The road from Nova Bastille to Saunders Station is a long one -- too long, if I am honest.

It's a six-hour drive, begun in darkness and continued straight into the darkness, interrupted only by the light of oncoming cars in the other lanes of traffic, and even if you are well rested, the journey is rewarded only at the destination. Behind you is the better part of yourself; ahead of you are aging parents and a hospital; and with you is the knowledge that while things are good, they are not as good as they were and probably are better than they will be. The journey is boredom and frustration, but it is inescapable. Once you have begun it, you cannot stop. It must be completed.

Enter Rachel, an 8-year-old girl on whom the sun rises and sets every day, even when she's in a bad mood and doesn't know what the sun is doing. Get her in the back seat, load yourself in the front seat, and you don't even notice as the miles melt away beneath the rolling wheels of the car.

Rachel and I set sail from Nova Bastille for Saunders Station on Friday evening. Night had fallen and the road was dark ahead, but she was bright and cheerful, and as I drove, she chattered away in the back seat of the car, about I don't know what and probably neither does she.

Sometimes we talked, and sometimes we sang, but mostly she just talked, and I luxuriated in the sound of her life. For a while, zombie trucks chased us and threatened us in the sanctuary of our car, but she used her super powers, and kept them at bay. When it was later, and her sister stirred back home in Nova Bastille, we joined our voices in song, and calmly lullabied her back into a restful sleep.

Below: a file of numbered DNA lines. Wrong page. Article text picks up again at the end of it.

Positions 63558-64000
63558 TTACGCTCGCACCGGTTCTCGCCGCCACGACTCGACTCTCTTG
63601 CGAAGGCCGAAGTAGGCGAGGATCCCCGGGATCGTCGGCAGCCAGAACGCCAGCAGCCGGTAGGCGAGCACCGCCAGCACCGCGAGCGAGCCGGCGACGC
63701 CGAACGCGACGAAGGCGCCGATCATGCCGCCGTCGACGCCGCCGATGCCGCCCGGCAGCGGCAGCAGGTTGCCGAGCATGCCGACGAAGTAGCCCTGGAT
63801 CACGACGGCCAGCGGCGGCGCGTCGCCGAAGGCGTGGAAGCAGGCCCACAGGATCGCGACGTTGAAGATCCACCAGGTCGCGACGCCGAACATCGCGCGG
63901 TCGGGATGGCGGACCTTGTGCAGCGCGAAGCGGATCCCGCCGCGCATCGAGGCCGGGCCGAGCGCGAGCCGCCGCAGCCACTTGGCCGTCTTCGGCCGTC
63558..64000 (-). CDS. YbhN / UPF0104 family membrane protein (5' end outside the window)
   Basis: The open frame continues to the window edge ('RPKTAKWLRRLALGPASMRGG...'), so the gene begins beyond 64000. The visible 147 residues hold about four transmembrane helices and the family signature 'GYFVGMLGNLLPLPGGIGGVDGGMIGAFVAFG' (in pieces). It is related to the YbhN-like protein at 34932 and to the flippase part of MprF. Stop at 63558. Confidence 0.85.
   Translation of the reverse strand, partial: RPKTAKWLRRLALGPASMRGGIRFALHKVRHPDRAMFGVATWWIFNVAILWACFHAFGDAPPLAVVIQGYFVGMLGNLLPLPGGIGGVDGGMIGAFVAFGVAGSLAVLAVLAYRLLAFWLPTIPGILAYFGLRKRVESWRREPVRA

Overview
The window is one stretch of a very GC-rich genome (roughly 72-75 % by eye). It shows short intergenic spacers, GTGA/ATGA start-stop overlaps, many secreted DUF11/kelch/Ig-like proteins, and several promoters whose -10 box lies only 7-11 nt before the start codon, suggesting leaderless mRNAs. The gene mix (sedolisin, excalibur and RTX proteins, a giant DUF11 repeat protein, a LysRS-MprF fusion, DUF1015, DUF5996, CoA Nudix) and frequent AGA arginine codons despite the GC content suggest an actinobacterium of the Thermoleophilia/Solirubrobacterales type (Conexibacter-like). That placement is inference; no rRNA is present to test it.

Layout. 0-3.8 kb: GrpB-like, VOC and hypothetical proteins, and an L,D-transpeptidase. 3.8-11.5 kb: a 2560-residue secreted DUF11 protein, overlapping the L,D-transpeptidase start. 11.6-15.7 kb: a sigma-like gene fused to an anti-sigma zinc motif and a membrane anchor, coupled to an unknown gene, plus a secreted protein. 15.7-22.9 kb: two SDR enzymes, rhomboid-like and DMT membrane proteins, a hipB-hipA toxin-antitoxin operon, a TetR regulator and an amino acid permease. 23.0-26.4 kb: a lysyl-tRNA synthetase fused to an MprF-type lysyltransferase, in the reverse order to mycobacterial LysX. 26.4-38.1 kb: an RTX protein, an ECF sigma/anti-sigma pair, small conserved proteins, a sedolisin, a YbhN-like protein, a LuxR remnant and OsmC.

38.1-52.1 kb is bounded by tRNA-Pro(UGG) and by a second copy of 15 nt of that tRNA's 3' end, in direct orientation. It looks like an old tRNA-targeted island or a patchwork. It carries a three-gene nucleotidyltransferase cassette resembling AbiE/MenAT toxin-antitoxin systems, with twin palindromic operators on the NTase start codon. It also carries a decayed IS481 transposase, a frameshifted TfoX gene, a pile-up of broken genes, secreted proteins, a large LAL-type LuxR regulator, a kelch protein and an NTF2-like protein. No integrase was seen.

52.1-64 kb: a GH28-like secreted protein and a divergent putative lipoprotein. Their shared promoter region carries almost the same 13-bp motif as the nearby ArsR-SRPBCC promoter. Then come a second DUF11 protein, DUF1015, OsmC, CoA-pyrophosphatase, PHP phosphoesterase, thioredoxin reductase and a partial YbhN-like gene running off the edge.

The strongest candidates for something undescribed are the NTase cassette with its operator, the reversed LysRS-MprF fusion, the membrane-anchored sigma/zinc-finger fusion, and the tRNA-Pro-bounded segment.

Many times Rachel estimated how long we had been traveling (15 minutes) and how much further we had to go (we're halfway!), and almost always she was wide of the mark. But when we stopped midway to buy gas and get some caffeine, we saw the clock. Time had stolen hours away from us on the road,

"Ten o'clock!" I wondered. "That's when the monsters come out."

We ran around the car two or three times as we rushed to escape, then climbed in and drove off. The monsters safely evaded, Rachel declared she was going to sleep, and asked me to sing her some lullabies just as we had done to her absent sister.

I sang the miles away on my own then, more slowly and more gently than before. All the while my greatest treasure drifted away on the back seat of the car. I sang about why the stars shine, and why ivy twines; I sang the ancient riddles, of how there can be a cherry without a stone, or how a story can have no end; and I sang gentle songs about where the flowers had gone, and what we must do for them to return; and soon I was alone on a long ribbon of darkness, wrapped in the love of the girl in the back seat.

I drove on into the night, and love became a hymn that I sang to heaven, and the hymn became a prayer that I poured out before those watchful eyes, for the treasure in the back seat, and for the other greatest parts of me left behind, and for those other parts on the road ahead of me. I sang, I prayed, and the miles melted away until we were at the other home, and Rachel completed her journey to bed.

I asked her today if she was enjoying the chance to see her grandparents and her uncles, and she allowed that she was. And then I asked her what she was enjoying the most.

"My favorite part," she said, "is getting to be with my daddy all by myself."

The miles between Saunders Station and home are long, but oh, I am afraid they are not long enough.

Copyright © 2010 by David Learn. Used with permission.